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In this week’s Friday Five, Maximus is reading about the results of government IT modernization efforts, the economic impact of ending supplemental unemployment benefits, and how expansion of government benefit programs could keep millions above the poverty line.

1. IRS gets high marks for fraud and identity theft initiatives

A recent audit found that the Internal Revenue Service (IRS) has improved its efforts to identify and prevent tax refund fraud and identity theft. According to FCW, the agency prevented more than $3.6 billion of fraudulent returns in 2019. The success is credited to a new software system and database used for cross-referencing information, a team dedicated to analyzing returns flagged as suspicious, and public-private partnerships that share information on threats and best practices.

2. Connolly: Government IT is make or break for pandemic response

COVID-19 has revealed weaknesses in legacy government IT systems. This MeriTalk article reports statements made by Rep. Gerry Connolly at a hearing on continuing IT modernization. According to Connolly, modernization must be a financially supported priority, especially during a time when many agencies struggle to keep up with demand as the pandemic continues. 

3. Preliminary FITARA scores look good, lawmaker says 

Federal agencies have made progress on information technology modernizations efforts, as measured by the Federal Information Technology Acquisition Reform Act (FITARA). According to NextGov, no agencies are expected to receive D or F grades on the FITARA scorecard this year. Despite the improvement, many point out that FITARA updates have not kept pace with industry advancements and must transition with the times.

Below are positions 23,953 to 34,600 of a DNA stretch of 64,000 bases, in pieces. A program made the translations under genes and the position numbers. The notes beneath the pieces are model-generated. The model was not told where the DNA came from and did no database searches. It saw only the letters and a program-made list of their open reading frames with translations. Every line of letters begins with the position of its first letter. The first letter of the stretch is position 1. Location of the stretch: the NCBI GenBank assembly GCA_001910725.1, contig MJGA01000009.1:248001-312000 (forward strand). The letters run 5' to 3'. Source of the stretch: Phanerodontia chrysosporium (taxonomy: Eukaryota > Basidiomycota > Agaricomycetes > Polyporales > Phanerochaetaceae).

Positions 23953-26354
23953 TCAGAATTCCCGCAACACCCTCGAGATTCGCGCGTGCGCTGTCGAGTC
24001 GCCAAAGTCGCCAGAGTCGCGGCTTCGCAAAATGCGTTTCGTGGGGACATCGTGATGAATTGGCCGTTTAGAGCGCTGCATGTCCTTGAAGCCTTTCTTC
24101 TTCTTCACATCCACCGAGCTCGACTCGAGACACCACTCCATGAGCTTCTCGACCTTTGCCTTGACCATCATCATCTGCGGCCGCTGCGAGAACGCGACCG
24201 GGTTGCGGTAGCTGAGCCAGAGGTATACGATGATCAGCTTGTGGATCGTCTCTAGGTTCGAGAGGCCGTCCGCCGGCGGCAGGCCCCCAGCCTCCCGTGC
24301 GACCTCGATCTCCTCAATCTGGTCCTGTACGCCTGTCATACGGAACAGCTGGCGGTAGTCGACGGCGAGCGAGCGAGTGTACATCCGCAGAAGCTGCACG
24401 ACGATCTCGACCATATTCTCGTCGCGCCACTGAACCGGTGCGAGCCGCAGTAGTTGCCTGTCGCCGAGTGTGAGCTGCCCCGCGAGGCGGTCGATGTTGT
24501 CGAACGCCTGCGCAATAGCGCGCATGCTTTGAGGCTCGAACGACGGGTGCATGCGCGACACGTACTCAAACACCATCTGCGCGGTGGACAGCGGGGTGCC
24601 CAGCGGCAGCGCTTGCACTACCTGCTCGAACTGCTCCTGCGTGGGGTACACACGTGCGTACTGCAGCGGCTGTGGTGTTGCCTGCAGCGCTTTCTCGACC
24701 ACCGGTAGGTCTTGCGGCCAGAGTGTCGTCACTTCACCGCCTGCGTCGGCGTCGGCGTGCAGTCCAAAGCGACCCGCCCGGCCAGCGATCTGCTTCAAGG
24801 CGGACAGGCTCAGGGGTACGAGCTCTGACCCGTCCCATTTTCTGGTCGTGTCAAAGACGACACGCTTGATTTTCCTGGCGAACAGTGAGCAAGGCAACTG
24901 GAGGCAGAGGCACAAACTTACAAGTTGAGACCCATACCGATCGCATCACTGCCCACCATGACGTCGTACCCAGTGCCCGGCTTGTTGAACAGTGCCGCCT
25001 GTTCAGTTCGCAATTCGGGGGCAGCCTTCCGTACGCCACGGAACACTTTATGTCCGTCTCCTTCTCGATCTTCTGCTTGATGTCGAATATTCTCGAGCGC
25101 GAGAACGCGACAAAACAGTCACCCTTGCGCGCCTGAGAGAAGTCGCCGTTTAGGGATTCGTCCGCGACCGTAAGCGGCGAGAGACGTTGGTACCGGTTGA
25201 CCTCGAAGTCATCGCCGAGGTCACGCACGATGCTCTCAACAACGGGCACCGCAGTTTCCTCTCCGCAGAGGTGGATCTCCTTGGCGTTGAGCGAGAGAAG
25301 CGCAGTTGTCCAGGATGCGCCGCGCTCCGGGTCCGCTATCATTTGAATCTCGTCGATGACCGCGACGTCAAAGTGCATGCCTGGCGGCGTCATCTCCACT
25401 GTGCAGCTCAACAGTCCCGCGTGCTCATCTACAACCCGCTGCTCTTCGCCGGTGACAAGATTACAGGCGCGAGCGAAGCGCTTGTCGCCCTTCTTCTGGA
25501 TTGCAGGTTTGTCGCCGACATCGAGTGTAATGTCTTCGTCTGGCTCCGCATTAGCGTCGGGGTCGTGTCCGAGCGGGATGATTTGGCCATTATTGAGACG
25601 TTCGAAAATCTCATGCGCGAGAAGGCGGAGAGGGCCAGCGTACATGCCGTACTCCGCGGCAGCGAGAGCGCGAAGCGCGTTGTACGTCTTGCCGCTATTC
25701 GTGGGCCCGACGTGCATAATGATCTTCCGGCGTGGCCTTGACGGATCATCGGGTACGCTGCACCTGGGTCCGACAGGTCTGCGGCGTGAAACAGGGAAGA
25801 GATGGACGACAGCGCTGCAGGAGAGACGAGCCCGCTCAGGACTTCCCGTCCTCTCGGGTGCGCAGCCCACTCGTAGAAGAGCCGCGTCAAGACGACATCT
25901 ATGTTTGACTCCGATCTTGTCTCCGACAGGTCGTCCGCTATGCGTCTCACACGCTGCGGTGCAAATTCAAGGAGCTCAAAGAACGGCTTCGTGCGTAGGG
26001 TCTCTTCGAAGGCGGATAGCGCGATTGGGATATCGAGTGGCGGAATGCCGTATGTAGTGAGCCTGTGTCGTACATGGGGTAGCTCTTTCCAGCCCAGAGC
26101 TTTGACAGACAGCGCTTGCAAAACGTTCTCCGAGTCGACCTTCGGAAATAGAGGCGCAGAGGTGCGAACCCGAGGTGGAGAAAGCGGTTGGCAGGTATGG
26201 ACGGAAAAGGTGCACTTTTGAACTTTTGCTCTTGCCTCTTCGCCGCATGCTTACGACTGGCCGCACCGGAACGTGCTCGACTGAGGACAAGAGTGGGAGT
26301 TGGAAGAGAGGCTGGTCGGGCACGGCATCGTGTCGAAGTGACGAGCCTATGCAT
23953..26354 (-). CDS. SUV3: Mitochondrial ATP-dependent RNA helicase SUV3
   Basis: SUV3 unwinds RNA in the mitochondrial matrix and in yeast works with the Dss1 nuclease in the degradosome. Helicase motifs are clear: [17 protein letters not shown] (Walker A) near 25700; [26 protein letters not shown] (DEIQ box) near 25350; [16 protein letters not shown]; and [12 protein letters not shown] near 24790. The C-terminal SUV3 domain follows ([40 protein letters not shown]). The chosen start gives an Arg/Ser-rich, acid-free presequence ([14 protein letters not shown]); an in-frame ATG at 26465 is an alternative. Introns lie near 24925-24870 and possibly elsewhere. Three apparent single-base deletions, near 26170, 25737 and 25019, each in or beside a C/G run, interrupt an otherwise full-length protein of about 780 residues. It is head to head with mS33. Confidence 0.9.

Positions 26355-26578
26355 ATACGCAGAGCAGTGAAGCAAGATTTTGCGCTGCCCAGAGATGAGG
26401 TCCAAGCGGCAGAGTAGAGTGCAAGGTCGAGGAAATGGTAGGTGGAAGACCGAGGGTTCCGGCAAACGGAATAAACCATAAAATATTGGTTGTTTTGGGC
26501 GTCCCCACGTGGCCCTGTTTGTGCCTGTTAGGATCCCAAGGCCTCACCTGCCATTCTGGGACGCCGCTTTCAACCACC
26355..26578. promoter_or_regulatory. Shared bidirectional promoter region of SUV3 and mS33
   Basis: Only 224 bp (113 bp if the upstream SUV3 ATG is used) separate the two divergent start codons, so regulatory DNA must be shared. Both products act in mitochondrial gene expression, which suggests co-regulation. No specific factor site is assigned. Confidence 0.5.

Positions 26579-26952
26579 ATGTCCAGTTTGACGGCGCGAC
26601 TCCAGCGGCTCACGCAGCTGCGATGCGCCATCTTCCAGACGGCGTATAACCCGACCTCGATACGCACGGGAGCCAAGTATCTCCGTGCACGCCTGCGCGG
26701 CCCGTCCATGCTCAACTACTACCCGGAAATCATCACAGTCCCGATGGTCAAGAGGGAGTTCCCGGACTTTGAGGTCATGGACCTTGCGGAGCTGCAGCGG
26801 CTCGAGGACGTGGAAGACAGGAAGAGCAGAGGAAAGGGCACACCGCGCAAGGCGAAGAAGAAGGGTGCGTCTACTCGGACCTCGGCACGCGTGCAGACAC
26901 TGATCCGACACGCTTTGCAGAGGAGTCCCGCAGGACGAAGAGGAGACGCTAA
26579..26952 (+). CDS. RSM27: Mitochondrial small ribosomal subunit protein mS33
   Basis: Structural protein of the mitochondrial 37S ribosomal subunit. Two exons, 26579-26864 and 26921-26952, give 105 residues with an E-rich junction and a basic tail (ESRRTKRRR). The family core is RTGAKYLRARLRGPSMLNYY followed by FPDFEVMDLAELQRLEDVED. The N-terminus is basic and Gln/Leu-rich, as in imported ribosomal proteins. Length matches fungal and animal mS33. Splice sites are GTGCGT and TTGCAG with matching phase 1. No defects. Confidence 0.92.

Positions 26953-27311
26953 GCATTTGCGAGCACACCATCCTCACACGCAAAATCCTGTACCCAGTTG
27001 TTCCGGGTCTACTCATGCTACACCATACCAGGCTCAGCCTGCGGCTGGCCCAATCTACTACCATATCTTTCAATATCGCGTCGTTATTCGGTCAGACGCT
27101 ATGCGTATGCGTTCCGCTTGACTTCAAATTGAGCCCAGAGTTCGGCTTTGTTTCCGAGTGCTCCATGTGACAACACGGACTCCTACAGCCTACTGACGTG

4. The end of $600 unemployment benefits will hit millions of households and the economy 

Millions of Americans who have been receiving an extra $600 in weekly unemployment benefits will have their incomes cut, if those benefits expire this week. According to NPR, eliminating the supplemental benefits would reduce spending power by nearly $19 billion weekly, cause a wave of defaults, and negatively affect grocers, landlords, and the broader economy. As the expiration on benefits looms, Congress continues to debate options.

5. 2020 poverty projections: Initial US policy response to the COVID-19 pandemic’s economic effects is projected to blunt the rise in annual poverty

The Urban Institute has used a microsimulation model to estimate poverty rates for 2020. Their analysis found that without the COVID response currently in place, poverty rates for 2020 would be 12.4%. However, the current government response, which has included stimulus checks and expansions to both unemployment and SNAP benefits, is anticipated to lower the poverty rate to 9.2%. The analysis finds that the policies are projected to keep more than 10 million individuals above the poverty line.